NBA All-Star Bryant of the Lakers blocks a shot by All-Star James of the Heat in the fourth quarter during the 2013 NBA All Star basketball game in Houston

Kobe Bryant gets two blocks on LeBron James late in 2013 NBA All-Star game (VIDEO)


HOUSTON — The All-Star game was a competitive one down the stretch, and not surprisingly, Kobe Bryant and LeBron James were the ones competing hardest, and doing so against one another with the contest hanging in the balance.

Bryant got the best of James on two possessions, twice blocking the shot of the reigning league MVP in the game’s final three minutes.

The first one was the most impressive. James seemed to think that Bryant got caught on the screen from Chris Bosh, and pulled up for a 20-foot jump shot once he dribbled past him.

But Bryant came from the side and was able to cleanly block James as he went up, and Kevin Durant picked up the pieces and turned them into an uncontested dunk that put the West up 10 with two and a half minutes to play in the game.

Durant was sincerely impressed.

“I don’t know,” Durant said, when asked when was the last time he saw James get one of his jump shots blocked. “It was a great block. I haven’t really seen any MVP get a jumper blocked like that. It was a really great play. Kobe is a great player.”

Bryant was asked about his competitive nature in locking up LeBron late, but anyone who’s paid any attention to how Kobe operates should already know the answer.

“Well, I mean, just taking the challenge and defending a little bit,” he said. “[The game] gets close, it’s just … It’s fun. I enjoy it.”

It appeared that some friendly words were exchanged between Bryant and James, but Kobe refused to classify it as trash talk.

“Me? Trash talk? Never,” Bryant said with a huge smile. “Never. I don’t do that. I’m a nice guy.”

Alright, then what exactly was LeBron’s reaction to those two plays?

“He didn’t really say much,” Bryant said. “He said I fouled him, and then I said well yeah, I pretty much foul every play. I’m an 80s baby, you know what I mean? That’s what we do.”

James didn’t seem to have any ill will about the way things went down afterward. But at the same time, he wasn’t at all surprised by Bryant’s motivation to give everything he had defensively to try to help his team win, while personally taking on the responsibility of stopping the game’s best player in the process.

“I am absolutely not surprised,” James said. “It was all in good spirit. It was just two guys who love to compete, love to go at it. It was a lot of fun.”

Sixers to retire Moses Malone’s number next season

Darryl Dawkins, Moses Malone

Kobe Bryant‘s pregame tribute video stole the show in Philadelphia, but Tuesday night was Moses Malone tribute night. The former league MVP and Hall of Famer passed away in September, and his legacy was honored by the Sixers during a halftime ceremony. During the festivities, Malone’s son announced that his No. 2 will be retired by the organization next season.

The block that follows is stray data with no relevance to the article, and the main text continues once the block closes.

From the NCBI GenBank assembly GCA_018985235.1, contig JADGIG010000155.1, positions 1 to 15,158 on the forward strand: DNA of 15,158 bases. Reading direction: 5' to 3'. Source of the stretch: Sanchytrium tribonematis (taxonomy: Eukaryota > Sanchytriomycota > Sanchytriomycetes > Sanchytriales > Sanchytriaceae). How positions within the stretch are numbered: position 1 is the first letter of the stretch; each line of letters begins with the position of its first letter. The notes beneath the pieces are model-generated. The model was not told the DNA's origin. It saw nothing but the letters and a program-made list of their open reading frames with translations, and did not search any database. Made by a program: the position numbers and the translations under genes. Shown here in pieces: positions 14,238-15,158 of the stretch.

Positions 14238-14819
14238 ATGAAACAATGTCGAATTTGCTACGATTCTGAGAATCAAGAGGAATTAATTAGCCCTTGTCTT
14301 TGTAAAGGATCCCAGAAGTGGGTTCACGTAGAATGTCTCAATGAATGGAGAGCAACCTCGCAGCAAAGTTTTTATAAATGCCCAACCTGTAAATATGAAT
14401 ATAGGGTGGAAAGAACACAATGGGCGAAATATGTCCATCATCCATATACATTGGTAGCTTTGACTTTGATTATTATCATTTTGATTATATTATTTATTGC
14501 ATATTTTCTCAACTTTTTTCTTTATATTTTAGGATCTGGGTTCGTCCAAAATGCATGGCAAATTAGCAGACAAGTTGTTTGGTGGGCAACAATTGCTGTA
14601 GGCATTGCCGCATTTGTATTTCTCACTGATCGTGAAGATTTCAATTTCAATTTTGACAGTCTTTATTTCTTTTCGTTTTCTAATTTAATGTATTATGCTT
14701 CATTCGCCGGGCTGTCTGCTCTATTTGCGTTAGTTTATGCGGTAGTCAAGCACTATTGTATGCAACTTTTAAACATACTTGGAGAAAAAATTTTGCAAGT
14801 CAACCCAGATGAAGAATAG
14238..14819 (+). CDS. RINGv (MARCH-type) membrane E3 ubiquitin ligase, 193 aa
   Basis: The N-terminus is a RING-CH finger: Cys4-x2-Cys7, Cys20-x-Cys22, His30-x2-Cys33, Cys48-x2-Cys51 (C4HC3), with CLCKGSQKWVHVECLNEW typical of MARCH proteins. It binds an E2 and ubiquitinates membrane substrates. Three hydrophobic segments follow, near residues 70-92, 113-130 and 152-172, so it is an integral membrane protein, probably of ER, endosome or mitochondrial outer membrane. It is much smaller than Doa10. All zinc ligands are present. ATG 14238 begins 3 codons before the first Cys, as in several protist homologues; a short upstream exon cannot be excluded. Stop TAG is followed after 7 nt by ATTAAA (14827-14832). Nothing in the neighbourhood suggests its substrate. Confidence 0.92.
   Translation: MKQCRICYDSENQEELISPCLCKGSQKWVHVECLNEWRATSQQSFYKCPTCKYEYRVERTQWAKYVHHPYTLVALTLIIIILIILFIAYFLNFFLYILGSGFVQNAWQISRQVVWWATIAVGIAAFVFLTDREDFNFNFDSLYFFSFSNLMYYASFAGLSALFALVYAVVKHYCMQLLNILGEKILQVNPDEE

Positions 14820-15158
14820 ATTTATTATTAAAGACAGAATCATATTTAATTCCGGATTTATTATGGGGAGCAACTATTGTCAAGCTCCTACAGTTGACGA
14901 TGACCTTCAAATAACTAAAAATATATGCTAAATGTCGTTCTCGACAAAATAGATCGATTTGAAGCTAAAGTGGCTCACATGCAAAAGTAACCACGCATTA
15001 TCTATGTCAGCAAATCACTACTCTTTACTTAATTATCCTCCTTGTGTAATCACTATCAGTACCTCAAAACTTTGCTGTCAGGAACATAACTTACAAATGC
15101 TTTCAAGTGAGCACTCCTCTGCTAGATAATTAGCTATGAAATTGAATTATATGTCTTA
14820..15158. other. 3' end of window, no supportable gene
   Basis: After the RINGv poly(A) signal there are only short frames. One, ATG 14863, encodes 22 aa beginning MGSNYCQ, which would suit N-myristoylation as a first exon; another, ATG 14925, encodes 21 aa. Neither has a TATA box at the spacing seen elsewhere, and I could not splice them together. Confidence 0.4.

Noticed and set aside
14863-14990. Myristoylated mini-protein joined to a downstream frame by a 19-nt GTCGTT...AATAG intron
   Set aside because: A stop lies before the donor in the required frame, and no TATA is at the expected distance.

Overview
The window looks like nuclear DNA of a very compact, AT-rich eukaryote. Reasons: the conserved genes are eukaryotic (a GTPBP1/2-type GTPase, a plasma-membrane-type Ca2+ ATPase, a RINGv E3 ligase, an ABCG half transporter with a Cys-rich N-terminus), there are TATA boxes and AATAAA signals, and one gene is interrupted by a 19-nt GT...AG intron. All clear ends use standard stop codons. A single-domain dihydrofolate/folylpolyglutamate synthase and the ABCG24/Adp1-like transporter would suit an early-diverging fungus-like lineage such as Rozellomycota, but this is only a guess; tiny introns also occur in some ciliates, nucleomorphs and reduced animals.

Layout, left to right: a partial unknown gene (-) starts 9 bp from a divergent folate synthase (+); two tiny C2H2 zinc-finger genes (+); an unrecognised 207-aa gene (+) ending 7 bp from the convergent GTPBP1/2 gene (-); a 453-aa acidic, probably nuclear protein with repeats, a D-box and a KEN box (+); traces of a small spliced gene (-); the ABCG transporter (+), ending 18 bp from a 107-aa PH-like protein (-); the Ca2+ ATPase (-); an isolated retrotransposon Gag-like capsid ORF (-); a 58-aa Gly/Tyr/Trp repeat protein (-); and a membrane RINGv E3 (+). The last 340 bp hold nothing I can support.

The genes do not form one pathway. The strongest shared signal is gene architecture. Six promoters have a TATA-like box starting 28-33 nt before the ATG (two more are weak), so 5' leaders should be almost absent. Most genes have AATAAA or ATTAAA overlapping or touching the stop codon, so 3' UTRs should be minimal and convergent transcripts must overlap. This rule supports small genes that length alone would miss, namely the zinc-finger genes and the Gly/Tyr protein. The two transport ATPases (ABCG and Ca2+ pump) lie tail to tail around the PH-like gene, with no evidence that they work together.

There’s no question that Malone, one of the greatest players in the history of the sport, deserves to have his number retired. The only relevant question is: why didn’t this happen years ago? The ceremony next season should be good, but it would have been better if they had done it when Malone was alive to participate in it. No Sixers player has worn No. 2 since Malone anyway, but it’s been over 20 years since he last wore a Sixers jersey. Why couldn’t they have found some time in those two decades to have a ceremony and hang a banner?

LeBron James with two-handed halfcourt bounce pass for assist (VIDEO)

LeBron James
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Perhaps LeBron James‘ most underappreciated skill has been his passing. He is rightly hailed as the most unselfish superstar of his generation, but being a willing passer is only part of it: he’s also as good at it as any point guard in the league. Case in point: this two-handed halfcourt bounce pass on Tuesday night, finding Richard Jefferson for an easy dunk:

Kobe gets great introduction, loud ovation in Philadelphia

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Kobe Bryant‘s relationship with his hometown of Philadelphia had its rocky sections — the Kobe’s Lakers beat the Sixers in the 2001 Finals, and then Kobe was booed during the 2002 All-Star Game —  but all was forgiven on Tuesday night.

In his final trip to Philly, he was given a framed Lower Merion High School jersey — that’s Kobe’s school, in case you forgot — and it was presented by Dr. J.

Then the fans welcomed him like you see above.

That pumped up Kobe, who scored 13 first quarter points on 5-of-10 shooting, his best quarter of the season.

Rumor: Nets testing trade waters for Bojan Bogdanovic

Bojan Bogdanovic, Otto Porter Jr.
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If you play for the Brooklyn Nets, and your name is not Rondae Hollis-Jefferson, expect you will come up in trade rumors this season.

First up on the block, Bojan Bogdanovic. The report comes from Mike Mazzeo of ESPN.

Bogdanovic is in the first year of a three-year, $11 million deal, which isn’t bad for a guy playing nearly 25 minutes a night and scoring 8.4 points per game. There is a lot of potential in his game, if developed in the right setting — he’s a good shooter out on the wing who works well off the ball. He seems to have regressed this season, but how much of that is due to the Nets and their guard play (and just generally struggling) is up for debate.

Is there going to be interest in him? Probably. As always, it is about the price, what the Nets will demand. Whether the Nets can get anything back they want is up for debate.

Right now a lot of GMs are testing the waters for players, judging the market. That is a long way from a trade happening. But don’t be shocked if the Nets make a deal or two before the February deadline.